Rosie Wang, Resident Blogger (’14, Columbia Law School)
Going into the midnight premiere of Django Unchained, the only real context I had was that (1) It was a Quentin Tarantino movie and (2) in Spike Lee’s opinion, it was racist. Coming out of it, I thought, “Wow, that was breathtakingly racist.” And not because of the copious use of racial slurs (which is what Mr. Lee objected to).
There’s something much more subtle and insidious in it’s portrayal of slavery: It adopts wholesale and without irony some of the worst plantation tropes and erases and reinterprets the historical narrative of black women’s lack of reproductive autonomy.
In Django Unchained, a German bounty hunter frees a slave, Django and partners up with him in capturing criminals. Django is dedicated to finding and rescuing his wife Hildy, who now belongs to a plantation owner who has male slaves killing each other for sport. It’s supposed to be okay for Tarantino to write and tell this story because it is a revenge fantasy of slaves rising up against their masters and thus subversive and empowering. However, there is a lot that goes wrong in the execution of this idea.
The black body is on sensationalistic display in a way that no white body equivalently is. Hildy is put in the “hot box” for trying to run away, and has water splashed over her nude body when she is released. Django is suspended upside down, naked and about to be castrated after his true intentions to save his wife are revealed. Nearly naked black men fighting to death appear on screen multiple times. These are fraught images because the institution of slavery viewed black women’s bodies as open for sexual consumption and black men’s bodies as threatening and open for torture. The way Django Unchained offers images of naked black bodies for visual consumption is exploitative and revels in the morbidity of the scenes, rather than aiming for historical accuracy.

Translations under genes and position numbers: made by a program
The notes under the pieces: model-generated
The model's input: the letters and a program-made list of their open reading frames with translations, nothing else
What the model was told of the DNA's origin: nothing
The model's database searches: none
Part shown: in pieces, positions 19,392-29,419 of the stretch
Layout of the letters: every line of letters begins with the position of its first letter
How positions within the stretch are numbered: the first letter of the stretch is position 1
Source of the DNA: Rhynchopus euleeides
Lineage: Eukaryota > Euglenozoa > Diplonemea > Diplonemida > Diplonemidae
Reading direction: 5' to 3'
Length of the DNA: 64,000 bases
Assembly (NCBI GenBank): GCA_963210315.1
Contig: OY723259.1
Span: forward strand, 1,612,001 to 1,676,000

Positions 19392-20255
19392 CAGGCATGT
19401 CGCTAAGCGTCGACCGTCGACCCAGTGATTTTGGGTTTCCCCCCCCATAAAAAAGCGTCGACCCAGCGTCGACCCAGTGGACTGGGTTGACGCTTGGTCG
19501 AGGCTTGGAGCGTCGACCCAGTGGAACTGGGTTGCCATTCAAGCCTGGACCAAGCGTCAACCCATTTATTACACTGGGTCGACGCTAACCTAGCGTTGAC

With no historical background knowledge, someone watching the first scene depicting a plantation might think that a black woman’s life under slavery consisted of swinging on oak trees in hoop skirts – as long as she didn’t try to escape. In reality, coerced reproduction and rape is the way that slavery was sustained and slave owners’ wealth multiplied after the 1807 ban on the slave trade. The monetary worth of slave women being auctioned was determined by speculations on her reproductive capacity. Slave owners would pair their slaves with multiple partners and force them to engage in sexual activity without regard for any person’s consent. Slave women were especially vulnerable to sexual assault by their masters and the resulting children from such rapes were targets of violence by the master’s wife.
Harriet Jacob’s narrative of her own experience, Incidents in the Life of a Slave Girl describes her 55 year old master beginning sexual advance on her when she was 15. She eventually forms a relationship and has two children with another white man as the only method for escaping him. Children were often sold away from their mothers, dashing any potential of forming family bonds. Hildy is 27, and some mention is made of her role as a sex worker, but the very real reproductive consequences are never addressed. The legacy of all this is an entrenched distrust of the medical system among many black women which leads to poor health outcomes and the stereotype of not being able to be trusted to make their own reproductive decisions.